For almost 18 years, I have been working in product-based Start-Ups. During this time, I have seen a fantastic range of mistakes made during virtually every stage of their lifecycle. This range starts with something small, such as wrong employees’ computer equipment and massive investments in expensive server equipment or shady marketing agencies. However, I can categorize five mistakes as showstoppers for every Start-Up. They can instantly kill your company:
- No business need: Unfortunately, many companies start developing a product without proper business research. I have done that at least five times in my professional journey. However, creating a technical product without adequate business verification is the number one reason for a Start-Up failure.
- Erroneous business team: As we speak about business, many entrepreneurs and investors follow the “A player” hiring mantra. The business development teams in the Start-Ups I was part of were with quite mixed backgrounds (including people from Harvard and St. Gallen). And still, the results were mixed. You will need the team, which can do the job for you, but not the team with the flashiest CVs.
- Erroneous technical team: Absolutely the same as the previous point, but for your technical team structure. I have worked with people from different backgrounds (including people from companies such as Google, Facebook, Twitter, Amazon, etc.). Again the results were quite mixed. I cannot deduce a trend where the more prominent the background is, the better. The only trend I could figure was that your team needs the right attitude.
- Not enough team compensation: Many entrepreneurs think they must take a big part of the equity pie after giving the money and the idea. However, this kind of thinking is wrong. Ideas and money are nothing without proper execution. And if you cannot motivate your team to execute, this is quite an excellent way to shoot yourself in the foot.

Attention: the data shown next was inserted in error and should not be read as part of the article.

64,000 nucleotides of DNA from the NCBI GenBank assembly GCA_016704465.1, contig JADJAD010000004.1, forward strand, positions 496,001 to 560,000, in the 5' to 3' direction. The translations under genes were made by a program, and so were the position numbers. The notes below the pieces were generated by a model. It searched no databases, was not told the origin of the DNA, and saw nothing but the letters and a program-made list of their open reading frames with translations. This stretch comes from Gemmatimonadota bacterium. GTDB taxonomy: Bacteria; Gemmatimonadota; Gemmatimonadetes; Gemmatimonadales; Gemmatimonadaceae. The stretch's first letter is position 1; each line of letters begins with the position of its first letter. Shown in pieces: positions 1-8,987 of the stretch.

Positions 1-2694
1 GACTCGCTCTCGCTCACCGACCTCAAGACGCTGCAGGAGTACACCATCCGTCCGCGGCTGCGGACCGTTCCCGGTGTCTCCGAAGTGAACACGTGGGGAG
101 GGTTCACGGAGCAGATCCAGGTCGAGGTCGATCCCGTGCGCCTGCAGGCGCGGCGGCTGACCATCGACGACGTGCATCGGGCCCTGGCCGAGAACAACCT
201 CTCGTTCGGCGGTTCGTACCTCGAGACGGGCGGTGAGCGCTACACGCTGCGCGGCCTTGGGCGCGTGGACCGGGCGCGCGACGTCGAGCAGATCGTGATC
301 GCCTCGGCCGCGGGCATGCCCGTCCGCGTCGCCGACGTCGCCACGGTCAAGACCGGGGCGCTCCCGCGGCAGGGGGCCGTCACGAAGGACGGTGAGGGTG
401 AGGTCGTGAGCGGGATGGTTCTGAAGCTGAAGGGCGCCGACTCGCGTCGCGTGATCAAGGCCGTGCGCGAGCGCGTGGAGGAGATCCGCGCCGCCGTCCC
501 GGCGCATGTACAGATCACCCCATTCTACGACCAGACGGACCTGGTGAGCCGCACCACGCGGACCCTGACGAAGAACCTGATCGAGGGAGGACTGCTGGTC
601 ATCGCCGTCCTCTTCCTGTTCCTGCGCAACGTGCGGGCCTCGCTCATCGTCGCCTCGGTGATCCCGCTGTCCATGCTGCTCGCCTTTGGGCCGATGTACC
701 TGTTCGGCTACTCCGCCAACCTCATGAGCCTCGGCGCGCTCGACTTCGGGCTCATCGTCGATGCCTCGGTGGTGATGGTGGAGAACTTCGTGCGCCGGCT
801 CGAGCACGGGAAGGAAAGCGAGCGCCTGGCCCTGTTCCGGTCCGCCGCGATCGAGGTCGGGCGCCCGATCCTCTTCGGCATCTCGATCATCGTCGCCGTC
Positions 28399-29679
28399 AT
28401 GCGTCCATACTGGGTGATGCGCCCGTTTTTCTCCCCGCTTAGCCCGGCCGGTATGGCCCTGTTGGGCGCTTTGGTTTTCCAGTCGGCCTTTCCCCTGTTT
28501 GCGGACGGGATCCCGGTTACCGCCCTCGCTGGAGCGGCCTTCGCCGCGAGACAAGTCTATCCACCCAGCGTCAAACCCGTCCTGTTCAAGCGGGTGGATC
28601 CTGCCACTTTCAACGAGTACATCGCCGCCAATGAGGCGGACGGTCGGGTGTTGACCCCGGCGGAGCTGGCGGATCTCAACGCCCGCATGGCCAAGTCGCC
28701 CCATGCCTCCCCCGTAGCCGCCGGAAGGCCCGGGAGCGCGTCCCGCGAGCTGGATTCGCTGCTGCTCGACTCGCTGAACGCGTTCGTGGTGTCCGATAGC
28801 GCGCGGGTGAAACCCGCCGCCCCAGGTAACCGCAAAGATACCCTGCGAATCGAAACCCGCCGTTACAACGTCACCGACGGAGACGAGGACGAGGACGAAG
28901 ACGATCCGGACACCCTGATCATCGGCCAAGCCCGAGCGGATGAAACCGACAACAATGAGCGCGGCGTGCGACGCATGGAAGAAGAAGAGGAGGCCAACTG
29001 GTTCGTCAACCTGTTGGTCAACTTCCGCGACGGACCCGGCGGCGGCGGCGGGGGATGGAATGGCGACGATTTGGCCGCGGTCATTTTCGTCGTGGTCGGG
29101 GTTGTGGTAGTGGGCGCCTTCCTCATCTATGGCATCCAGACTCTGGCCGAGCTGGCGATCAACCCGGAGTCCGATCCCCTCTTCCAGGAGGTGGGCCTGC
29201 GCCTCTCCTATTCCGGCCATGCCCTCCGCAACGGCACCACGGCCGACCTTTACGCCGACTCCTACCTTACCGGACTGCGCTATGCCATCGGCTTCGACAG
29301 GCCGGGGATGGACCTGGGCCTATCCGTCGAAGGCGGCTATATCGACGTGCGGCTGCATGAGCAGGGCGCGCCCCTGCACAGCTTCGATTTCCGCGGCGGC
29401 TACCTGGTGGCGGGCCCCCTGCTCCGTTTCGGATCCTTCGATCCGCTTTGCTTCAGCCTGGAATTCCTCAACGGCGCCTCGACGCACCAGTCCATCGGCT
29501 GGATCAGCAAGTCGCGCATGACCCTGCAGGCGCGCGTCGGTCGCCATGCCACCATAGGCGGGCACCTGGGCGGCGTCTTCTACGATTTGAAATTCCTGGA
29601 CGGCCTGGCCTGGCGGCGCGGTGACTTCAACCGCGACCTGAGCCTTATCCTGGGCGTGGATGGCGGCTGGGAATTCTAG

- Aiming too high: Many Start-Ups aim too high in terms of customers. However, this is quite a harmful strategy, bearing in mind that big companies’ decision-making process is notoriously slow. Better start small and acquire a pool of smaller customers and then scale (ideally, you can bootstrap this part and take funding only for marketing and scaling). Using this strategy, you achieve two things – traction and early verification. Hunting deers and elephants can come on the next iteration.
In conclusion, building Start-Ups is hard. Almost 95% of the Start-Ups fail during the first 2-3 years of their lifeline. Keeping in mind that people around the World start over 100M new Start-Ups every year, this is a sad statement. The listed five mistakes and given that the average Start-Up founder comes with a huge ego are a recipe for trouble. Leaving you with a thought – you can print new money, but you cannot issue new brains. Please treat your team well.